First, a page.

What is it?

The "traditional" progestogen-only pill (POP) prevents pregnancy by thickening the mucus in the cervix to stop sperm reaching an egg. The desogestrel progestogen-only pill can also stop ovulation. These pills contain the hormone progestogen, but don't contain oestrogen. They need to be taken daily.

If taken correctly, this pill is more than 99% effective. This means fewer than one woman in 100 who uses the progestogen-only pill as contraception will get pregnant in one year. But with "typical use" of the progestogen-only pill (the way it's taken by a lot of women in real life), it's only about 92% effective.

To compare contraception methods and what will work best for you, use the Contraception Choices Tool.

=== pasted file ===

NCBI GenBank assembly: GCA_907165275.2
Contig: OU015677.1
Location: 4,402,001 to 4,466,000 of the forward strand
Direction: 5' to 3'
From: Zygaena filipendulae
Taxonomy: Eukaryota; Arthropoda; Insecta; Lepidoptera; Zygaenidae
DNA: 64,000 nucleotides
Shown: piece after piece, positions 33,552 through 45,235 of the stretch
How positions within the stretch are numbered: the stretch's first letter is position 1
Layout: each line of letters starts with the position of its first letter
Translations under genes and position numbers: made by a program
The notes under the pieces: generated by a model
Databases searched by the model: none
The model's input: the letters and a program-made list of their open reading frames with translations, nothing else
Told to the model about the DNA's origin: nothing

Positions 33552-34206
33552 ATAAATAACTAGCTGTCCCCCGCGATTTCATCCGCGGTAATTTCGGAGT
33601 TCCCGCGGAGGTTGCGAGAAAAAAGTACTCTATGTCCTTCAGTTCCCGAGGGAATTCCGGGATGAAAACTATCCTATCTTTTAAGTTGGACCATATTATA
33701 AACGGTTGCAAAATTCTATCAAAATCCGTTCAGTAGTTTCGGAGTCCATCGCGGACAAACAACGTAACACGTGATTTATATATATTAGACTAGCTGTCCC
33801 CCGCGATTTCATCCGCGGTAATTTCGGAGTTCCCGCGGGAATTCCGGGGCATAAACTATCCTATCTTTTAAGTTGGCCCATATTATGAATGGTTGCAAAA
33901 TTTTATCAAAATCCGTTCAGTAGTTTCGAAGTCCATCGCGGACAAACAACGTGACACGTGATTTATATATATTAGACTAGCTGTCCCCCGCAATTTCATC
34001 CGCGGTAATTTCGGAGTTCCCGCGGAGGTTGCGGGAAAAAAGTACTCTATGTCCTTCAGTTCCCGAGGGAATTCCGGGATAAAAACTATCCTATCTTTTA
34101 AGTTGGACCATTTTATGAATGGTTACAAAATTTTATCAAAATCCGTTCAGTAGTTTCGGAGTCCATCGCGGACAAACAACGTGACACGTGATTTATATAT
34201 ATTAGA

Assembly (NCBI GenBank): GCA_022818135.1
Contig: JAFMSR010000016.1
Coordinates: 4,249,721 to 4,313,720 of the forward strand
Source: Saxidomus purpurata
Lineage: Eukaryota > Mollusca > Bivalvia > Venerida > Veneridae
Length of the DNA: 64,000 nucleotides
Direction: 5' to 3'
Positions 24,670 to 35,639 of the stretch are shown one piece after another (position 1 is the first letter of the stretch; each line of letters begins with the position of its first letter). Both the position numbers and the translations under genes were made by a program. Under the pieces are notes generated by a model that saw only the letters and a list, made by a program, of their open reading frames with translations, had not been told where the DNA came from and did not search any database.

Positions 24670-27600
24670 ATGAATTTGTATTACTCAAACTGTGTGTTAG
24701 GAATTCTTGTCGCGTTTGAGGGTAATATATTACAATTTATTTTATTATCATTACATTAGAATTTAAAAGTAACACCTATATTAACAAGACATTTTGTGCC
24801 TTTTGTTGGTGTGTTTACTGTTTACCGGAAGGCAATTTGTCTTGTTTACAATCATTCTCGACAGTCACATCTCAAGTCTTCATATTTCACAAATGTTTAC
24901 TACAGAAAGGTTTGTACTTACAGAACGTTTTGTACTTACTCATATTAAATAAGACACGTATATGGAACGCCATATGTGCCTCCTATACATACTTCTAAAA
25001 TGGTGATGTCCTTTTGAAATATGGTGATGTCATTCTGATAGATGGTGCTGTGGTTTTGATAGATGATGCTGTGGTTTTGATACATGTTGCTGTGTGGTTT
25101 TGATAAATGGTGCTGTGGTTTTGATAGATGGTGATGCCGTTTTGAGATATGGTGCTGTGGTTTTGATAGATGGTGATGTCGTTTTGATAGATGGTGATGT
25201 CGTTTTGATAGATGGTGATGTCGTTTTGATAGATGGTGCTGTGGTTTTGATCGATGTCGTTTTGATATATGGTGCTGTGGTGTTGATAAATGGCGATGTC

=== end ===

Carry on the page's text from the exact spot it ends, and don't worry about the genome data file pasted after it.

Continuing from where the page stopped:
You should be able to use the progestogen-only pill, but you may not be able to if you:

  • think you might be pregnant

  • do not want your periods to change

  • take other medicines that may affect the pill 

  • have unexplained bleeding in between periods or after sex

  • have developed arterial disease or heart disease or have had a stroke

  • have liver disease

  • have breast cancer or have had it in the past

  • have severe cirrhosis or liver tumours

  • Less side effects than the combined pill

  • Can be used by smokers

  • Is not reported to raise blood pressure 

  • It does not interrupt sex

  • you may not have regular periods while taking it – your periods may be lighter, more frequent, or may stop altogether, and you may get spotting between periods

  • it does not protect you against STIs

  • you need to remember to take it at or around the same time every day

  • some medicines, including some (uncommon) antibiotics, can make it less effective.

Make an appointment at one of our clinics to speak with a nurse or clinician to talk through your options and best suitable method of contraception for you.